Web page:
Science-Fiction Novel Intrigues But Falls Short
THE CALCUTTA CHROMOSOME: A NOVEL OF FEVERS, DELIRIUM & DISCOVERY
By Amitav Ghosh
312 pp., $23
Amitav Ghosh is an Indian-born writer and anthropologist who writes "fabulist," or science fiction. He considers this genre part of the literary mainstream - one that encompasses such varied works as the 2,000-year-old Babylonian epic, "Gilgamesh," replete with mythic elements, and the recent movie "Groundhog Day," where time is severed from cause and effect.
His latest novel, "The Calcutta Chromosome," begins in the not-too-distant future, where Antar, a low-level functionary using his computer to sort through information, discovers the trace of someone he met briefly in 1995, L. Murugan, who then disappeared.
Murugan was obsessed with the life of Ronald Ross, winner of a 1902 Nobel Prize for discovering the life cycle of the malaria parasite. Beginning with claims about "slight discrepancies" in Ross's work, Murugan responds to more extravagant suggestions - that there was a "secret history" of unseen forces using Ross as a tool, directing his research along certain lines and away from others.
Finally, despairing of getting the world to listen, Murugan sets off in search of suspected conspirators who are using methods deeply at odds with modern science - and disappears.
The book unfolds along three time lines - Antar's "now" of the near future, the past of Murugan in 1995, and the far past surrounding Ross's methods of research in the 1890s. The reader is drawn ever deeper into Murugan's theories - rather than the medical inquiry - which only develop partially and slowly.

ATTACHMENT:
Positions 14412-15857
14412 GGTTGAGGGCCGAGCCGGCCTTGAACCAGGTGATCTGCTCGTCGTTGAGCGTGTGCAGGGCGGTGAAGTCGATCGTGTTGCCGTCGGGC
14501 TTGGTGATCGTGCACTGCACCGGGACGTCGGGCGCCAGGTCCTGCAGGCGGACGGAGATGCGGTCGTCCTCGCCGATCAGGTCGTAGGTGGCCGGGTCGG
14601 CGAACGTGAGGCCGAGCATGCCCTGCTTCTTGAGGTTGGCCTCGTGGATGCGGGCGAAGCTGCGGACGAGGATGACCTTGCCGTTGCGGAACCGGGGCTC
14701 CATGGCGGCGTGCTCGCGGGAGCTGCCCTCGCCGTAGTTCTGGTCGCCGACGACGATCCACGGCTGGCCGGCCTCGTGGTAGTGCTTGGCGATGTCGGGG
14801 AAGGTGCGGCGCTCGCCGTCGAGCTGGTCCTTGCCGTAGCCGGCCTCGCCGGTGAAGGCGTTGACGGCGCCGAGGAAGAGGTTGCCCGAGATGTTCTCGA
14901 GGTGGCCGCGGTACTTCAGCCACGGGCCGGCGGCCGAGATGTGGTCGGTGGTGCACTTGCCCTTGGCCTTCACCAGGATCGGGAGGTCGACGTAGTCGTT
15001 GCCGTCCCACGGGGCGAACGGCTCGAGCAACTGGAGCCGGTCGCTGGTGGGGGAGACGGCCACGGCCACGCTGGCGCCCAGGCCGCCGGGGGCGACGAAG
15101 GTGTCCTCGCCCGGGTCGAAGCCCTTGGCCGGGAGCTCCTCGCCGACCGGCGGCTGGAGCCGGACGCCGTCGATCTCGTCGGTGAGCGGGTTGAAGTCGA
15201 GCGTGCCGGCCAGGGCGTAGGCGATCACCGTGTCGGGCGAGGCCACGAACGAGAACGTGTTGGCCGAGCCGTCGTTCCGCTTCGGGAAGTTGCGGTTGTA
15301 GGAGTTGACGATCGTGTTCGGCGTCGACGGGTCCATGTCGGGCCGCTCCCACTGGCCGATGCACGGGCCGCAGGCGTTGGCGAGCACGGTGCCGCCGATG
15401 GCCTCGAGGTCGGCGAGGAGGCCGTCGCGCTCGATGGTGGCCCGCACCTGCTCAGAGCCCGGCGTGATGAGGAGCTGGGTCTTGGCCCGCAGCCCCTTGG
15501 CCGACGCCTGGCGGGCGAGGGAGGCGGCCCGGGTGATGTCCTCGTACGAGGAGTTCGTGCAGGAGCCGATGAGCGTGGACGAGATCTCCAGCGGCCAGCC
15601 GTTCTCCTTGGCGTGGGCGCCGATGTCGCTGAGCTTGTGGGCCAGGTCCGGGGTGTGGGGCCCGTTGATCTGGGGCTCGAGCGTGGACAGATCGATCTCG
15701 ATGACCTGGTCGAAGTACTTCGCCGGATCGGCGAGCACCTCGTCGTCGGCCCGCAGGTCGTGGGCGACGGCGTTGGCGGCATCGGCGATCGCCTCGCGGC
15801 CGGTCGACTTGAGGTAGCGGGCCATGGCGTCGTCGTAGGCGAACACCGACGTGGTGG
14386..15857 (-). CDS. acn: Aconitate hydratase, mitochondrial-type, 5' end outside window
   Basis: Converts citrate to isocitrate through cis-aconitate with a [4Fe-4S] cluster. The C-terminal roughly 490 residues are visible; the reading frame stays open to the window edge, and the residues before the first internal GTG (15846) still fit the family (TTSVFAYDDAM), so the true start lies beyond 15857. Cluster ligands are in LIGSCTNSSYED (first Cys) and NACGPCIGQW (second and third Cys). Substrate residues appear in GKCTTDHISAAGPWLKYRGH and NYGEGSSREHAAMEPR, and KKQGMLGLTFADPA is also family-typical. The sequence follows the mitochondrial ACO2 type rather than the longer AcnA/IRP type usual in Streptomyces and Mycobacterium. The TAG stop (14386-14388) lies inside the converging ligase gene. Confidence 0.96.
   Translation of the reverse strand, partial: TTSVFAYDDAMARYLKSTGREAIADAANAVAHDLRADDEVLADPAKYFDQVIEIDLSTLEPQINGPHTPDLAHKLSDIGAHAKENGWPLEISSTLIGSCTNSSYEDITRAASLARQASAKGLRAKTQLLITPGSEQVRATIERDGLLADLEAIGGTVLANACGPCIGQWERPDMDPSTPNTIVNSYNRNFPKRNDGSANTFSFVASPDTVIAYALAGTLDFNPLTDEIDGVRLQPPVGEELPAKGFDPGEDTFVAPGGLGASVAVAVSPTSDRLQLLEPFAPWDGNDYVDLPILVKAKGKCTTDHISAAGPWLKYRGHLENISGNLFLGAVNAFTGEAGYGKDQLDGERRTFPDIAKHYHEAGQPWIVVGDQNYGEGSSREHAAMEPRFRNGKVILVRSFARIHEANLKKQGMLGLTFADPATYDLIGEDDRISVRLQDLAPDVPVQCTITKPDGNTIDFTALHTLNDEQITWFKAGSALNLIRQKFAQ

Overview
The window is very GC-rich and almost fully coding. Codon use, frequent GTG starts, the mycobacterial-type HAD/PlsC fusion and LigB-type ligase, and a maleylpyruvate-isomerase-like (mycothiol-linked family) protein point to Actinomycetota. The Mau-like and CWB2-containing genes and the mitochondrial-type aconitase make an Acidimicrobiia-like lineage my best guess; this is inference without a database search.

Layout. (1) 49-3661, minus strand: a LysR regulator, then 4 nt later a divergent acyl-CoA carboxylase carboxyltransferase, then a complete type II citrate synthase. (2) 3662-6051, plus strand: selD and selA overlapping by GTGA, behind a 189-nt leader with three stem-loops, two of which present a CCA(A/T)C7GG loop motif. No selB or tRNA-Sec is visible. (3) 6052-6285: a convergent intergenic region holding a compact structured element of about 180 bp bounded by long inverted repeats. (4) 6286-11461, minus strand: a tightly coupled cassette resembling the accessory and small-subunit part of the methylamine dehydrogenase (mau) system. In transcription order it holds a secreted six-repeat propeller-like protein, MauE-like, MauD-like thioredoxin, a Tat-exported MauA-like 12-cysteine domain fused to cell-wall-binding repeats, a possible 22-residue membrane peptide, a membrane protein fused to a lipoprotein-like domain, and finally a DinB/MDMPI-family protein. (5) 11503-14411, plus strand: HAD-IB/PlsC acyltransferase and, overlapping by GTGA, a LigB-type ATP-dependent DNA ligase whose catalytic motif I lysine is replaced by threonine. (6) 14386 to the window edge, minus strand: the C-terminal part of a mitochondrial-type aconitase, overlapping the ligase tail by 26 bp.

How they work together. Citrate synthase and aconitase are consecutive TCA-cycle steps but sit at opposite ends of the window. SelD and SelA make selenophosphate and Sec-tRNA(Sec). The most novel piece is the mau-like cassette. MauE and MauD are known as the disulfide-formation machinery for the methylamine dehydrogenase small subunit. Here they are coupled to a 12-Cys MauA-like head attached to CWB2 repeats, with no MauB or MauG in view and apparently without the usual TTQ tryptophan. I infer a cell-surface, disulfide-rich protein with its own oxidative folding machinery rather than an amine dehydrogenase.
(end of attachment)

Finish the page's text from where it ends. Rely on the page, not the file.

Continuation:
As pure fiction, the book succeeds brilliantly. Murugan is an engaging character - an obsessive verging on madness, but also a raconteur with a delicious instinct for life's absurdities in general and colonial hypocrisy in particular. A host of vivid characters vie with him and Antar for our attention, and the split time lines allow for rapid linear development along with a growing web of connections across time.
But as a novel of ideas - which science fiction at its best usually is - "The Calcutta Chromosome" is less successful. Ghosh imagines a wholly different way of seeking knowledge indirectly, based on the supposition that knowing something changes it. But that's hardly new. It's been at the heart of quantum mechanics since the 1920s.
If Ghosh intends to critique science by imagining an alternative way of knowing, he needs a firmer grasp of what science is and a less vague presentation of his alternative. There are writers aplenty in the science-fiction tradition he could learn from. Philip K. Dick wrote countless stories dealing with empiricism betrayed by a metaphysically mad world. George Alec Effinger's "When Gravity Fails" and William Gibson's "Count Zero" exemplify another approach - viewing a world of scientific rationalism through strikingly non-Western cultural and spiritual norms.
Still, Ghosh writes skillfully, the mood is entrancing, the plot intriguing, and the world he creates is rich and enticing.
* Paul Rosenberg, a writer in Los Angeles, is founder of the organization Reason and Democracy.